What is anterior interosseous nerve syndrome?
Anterior interosseous nerve syndrome is a nerve disorder in the elbow and upper arm that causes pain and weakness in the hand. Muscles or ligament-like tissues compress a branch of the median nerve in the forearm. It may decrease athletic performance in sports that require pinching of the thumb and index fingers. This nerve does not supply sensation to the skin; as a result, there is no numbness associated with it.
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What causes anterior interosseous nerve syndrome?
- Pressure on the anterior interosseous nerve at the forearm caused by swollen, inflamed, or scarred tissue, ligament-like tissue, or pressure between muscles of the forearm
- Possibly, a virus causing inflammation and dysfunction of the nerve
What increases the risk of developing this condition?
- Sports or occupations that require repetitive and strenuous forearm and wrist movements (rowing, weightlifting, body building, tennis, squash, racquetball, carpentry), particularly rotation of the wrist and hand
- Poor physical conditioning (strength and flexibility)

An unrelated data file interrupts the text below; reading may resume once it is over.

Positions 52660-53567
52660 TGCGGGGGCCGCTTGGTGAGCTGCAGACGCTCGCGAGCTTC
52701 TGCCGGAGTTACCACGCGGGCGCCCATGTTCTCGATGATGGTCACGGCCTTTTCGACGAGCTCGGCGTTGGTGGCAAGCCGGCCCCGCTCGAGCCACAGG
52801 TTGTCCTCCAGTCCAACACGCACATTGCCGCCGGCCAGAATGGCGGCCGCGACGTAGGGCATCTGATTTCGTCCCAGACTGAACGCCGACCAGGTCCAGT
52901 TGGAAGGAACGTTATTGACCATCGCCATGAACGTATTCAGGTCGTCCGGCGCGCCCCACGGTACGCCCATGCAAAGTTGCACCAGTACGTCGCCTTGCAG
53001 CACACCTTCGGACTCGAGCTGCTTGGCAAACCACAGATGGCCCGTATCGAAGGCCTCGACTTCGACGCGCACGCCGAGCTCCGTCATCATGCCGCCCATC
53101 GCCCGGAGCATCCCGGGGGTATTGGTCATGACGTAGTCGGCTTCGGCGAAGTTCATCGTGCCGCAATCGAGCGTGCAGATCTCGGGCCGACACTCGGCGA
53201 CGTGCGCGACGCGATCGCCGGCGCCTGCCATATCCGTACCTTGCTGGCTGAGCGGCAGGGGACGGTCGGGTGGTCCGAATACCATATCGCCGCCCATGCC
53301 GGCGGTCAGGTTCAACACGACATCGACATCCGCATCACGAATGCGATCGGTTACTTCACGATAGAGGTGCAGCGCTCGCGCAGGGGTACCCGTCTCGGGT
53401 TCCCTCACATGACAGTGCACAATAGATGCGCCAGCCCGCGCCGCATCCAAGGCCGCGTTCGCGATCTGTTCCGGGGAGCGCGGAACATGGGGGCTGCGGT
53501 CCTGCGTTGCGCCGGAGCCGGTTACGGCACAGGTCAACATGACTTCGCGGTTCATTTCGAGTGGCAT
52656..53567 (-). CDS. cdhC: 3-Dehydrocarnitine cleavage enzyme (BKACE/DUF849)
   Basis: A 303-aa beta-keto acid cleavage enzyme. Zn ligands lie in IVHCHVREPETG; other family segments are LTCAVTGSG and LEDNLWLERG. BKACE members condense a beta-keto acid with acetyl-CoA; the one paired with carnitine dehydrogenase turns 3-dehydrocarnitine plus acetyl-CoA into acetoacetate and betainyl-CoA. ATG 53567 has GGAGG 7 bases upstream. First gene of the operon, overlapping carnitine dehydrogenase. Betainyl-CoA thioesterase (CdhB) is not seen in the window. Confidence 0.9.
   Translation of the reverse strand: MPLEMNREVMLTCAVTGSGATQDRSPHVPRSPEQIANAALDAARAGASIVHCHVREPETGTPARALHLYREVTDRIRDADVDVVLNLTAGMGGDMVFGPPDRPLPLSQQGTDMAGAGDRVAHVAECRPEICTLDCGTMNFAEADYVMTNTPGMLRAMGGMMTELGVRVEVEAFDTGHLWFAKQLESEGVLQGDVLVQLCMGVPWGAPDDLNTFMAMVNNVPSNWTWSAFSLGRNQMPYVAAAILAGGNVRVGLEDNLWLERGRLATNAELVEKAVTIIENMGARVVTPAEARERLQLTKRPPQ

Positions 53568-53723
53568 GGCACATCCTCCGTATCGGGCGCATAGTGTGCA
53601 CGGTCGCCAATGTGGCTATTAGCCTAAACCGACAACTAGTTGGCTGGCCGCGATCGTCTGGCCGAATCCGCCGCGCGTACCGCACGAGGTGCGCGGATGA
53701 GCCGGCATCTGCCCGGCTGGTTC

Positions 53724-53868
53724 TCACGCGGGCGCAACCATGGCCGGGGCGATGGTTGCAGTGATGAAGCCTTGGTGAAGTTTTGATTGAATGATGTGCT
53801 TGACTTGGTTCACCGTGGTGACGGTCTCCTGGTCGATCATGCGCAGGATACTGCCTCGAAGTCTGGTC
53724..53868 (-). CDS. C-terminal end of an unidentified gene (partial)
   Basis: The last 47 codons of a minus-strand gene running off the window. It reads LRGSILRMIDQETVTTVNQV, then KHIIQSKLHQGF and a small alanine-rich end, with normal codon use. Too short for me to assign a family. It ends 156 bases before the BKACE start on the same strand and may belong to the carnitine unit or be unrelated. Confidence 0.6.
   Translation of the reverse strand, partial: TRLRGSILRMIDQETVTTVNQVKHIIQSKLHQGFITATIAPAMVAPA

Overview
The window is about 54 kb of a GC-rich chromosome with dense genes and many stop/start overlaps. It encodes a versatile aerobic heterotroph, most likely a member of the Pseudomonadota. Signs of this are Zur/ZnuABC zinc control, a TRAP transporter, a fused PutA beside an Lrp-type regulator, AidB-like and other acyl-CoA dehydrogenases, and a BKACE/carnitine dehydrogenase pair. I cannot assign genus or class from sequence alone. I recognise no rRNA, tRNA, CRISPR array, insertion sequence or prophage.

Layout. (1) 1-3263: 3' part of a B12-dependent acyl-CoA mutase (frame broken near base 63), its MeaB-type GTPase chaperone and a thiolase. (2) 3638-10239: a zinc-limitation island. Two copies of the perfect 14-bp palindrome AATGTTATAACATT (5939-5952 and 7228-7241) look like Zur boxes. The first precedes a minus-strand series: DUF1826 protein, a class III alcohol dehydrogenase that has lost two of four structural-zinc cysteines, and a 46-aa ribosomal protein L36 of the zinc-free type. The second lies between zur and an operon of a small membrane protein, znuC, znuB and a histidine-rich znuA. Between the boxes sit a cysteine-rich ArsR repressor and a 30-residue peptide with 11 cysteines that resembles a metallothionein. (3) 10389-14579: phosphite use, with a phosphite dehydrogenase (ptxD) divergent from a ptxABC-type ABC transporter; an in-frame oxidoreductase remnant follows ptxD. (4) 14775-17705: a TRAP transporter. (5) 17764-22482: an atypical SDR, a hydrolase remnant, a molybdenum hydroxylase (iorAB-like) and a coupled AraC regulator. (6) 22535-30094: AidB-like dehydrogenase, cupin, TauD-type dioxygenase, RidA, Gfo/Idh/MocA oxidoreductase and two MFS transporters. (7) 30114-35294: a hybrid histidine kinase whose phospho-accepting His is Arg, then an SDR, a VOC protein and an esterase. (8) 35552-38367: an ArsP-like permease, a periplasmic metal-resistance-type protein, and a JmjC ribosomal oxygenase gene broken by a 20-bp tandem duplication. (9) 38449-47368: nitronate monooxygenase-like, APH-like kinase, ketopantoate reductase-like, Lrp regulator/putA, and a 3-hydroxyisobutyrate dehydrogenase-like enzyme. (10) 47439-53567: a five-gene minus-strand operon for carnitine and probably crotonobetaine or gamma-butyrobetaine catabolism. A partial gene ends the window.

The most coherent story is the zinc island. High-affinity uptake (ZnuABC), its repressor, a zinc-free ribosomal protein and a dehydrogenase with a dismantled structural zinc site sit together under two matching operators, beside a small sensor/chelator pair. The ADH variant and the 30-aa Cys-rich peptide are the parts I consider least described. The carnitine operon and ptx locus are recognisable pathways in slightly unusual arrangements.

- Inadequate warm-up before practice or play
- Diabetes mellitus
- Hypothyroidism (underactive thyroid gland)
What are the symptoms of anterior interosseous nerve syndrome?
- Pain in the upper forearm, usually vague
- Inability to pinch your thumb to index finger tip to tip (make the OK sign)
- Thumb weakness, particularly bending the thumb, or weakness of the index finger
- Frequent dropping of objects and difficulty writing
- Weakness when turning the palm down against resistance
How is this condition diagnosed?
Anterior interosseous nerve syndrome is diagnosed by an appropriate history and physical examination and often confirmed with a nerve test A
What are the treatment options for anterior interosseous nerve syndrome?
- Non-surgical treatment: Initial treatment consists of rest from the painful activity and medications and ice to help reduce inflammation. Stretching and strengthening exercises of the muscles of the forearm and elbow are important. Referral to physical therapy or an athletic trainer may be necessary for treatment.
- Surgical treatment: Surgery is sometimes necessary to free the pinched nerve. Surgery is generally an outpatient procedure (you go home the same day) and provides almost complete relief in most patients. We may recommend surgery eight weeks to one year after the onset of symptoms.
When can you return to your sport/activity?
With appropriate treatment, this condition is usually curable, although resolution may occur spontaneously. Spontaneous recovery has been noted from three weeks to 18 months after the onset of symptoms.
How can anterior interosseous nerve syndrome be prevented?
- Appropriately warm up and stretch before practice or competition
- Maintain appropriate conditioning:
- Wrist, forearm, and elbow flexibility
- Muscle strength and endurance
- Cardiovascular fitness
- Use proper technique and have a coach correct improper technique